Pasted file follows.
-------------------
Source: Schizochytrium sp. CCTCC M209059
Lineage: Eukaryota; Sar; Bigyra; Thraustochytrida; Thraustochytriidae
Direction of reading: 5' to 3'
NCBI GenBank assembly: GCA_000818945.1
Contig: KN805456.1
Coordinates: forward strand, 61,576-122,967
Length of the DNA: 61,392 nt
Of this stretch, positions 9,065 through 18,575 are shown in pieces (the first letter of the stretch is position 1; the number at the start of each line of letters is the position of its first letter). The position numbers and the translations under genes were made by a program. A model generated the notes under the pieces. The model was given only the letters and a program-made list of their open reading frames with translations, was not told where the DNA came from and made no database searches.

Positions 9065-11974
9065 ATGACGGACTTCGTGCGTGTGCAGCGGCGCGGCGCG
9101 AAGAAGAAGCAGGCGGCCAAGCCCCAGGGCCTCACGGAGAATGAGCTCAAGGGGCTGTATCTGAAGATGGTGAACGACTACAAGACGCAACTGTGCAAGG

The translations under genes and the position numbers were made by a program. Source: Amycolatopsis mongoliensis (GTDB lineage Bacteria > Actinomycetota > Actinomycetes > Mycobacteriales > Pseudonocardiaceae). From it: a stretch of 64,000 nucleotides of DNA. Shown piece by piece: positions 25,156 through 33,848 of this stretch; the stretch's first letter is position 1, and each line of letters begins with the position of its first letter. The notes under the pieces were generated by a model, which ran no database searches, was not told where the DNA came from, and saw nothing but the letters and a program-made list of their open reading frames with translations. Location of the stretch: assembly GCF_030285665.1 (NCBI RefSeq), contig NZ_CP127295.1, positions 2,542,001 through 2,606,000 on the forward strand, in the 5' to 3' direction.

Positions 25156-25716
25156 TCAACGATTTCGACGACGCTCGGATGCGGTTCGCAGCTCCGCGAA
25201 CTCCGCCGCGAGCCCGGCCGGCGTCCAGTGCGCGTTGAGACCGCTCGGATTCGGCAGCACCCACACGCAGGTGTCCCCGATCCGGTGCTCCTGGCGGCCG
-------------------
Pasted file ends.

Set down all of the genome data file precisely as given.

Source: Schizochytrium sp. CCTCC M209059
Lineage: Eukaryota; Sar; Bigyra; Thraustochytrida; Thraustochytriidae
Direction of reading: 5' to 3'
NCBI GenBank assembly: GCA_000818945.1
Contig: KN805456.1
Coordinates: forward strand, 61,576-122,967
Length of the DNA: 61,392 nt
Of this stretch, positions 9,065 through 18,575 are shown in pieces (the first letter of the stretch is position 1; the number at the start of each line of letters is the position of its first letter). The position numbers and the translations under genes were made by a program. A model generated the notes under the pieces. The model was given only the letters and a program-made list of their open reading frames with translations, was not told where the DNA came from and made no database searches.

Positions 9065-11974
9065 ATGACGGACTTCGTGCGTGTGCAGCGGCGCGGCGCG
9101 AAGAAGAAGCAGGCGGCCAAGCCCCAGGGCCTCACGGAGAATGAGCTCAAGGGGCTGTATCTGAAGATGGTGAACGACTACAAGACGCAACTGTGCAAGG

The translations under genes and the position numbers were made by a program. Source: Amycolatopsis mongoliensis (GTDB lineage Bacteria > Actinomycetota > Actinomycetes > Mycobacteriales > Pseudonocardiaceae). From it: a stretch of 64,000 nucleotides of DNA. Shown piece by piece: positions 25,156 through 33,848 of this stretch; the stretch's first letter is position 1, and each line of letters begins with the position of its first letter. The notes under the pieces were generated by a model, which ran no database searches, was not told where the DNA came from, and saw nothing but the letters and a program-made list of their open reading frames with translations. Location of the stretch: assembly GCF_030285665.1 (NCBI RefSeq), contig NZ_CP127295.1, positions 2,542,001 through 2,606,000 on the forward strand, in the 5' to 3' direction.

Positions 25156-25716
25156 TCAACGATTTCGACGACGCTCGGATGCGGTTCGCAGCTCCGCGAA
25201 CTCCGCCGCGAGCCCGGCCGGCGTCCAGTGCGCGTTGAGACCGCTCGGATTCGGCAGCACCCACACGCAGGTGTCCCCGATCCGGTGCTCCTGGCGGCCG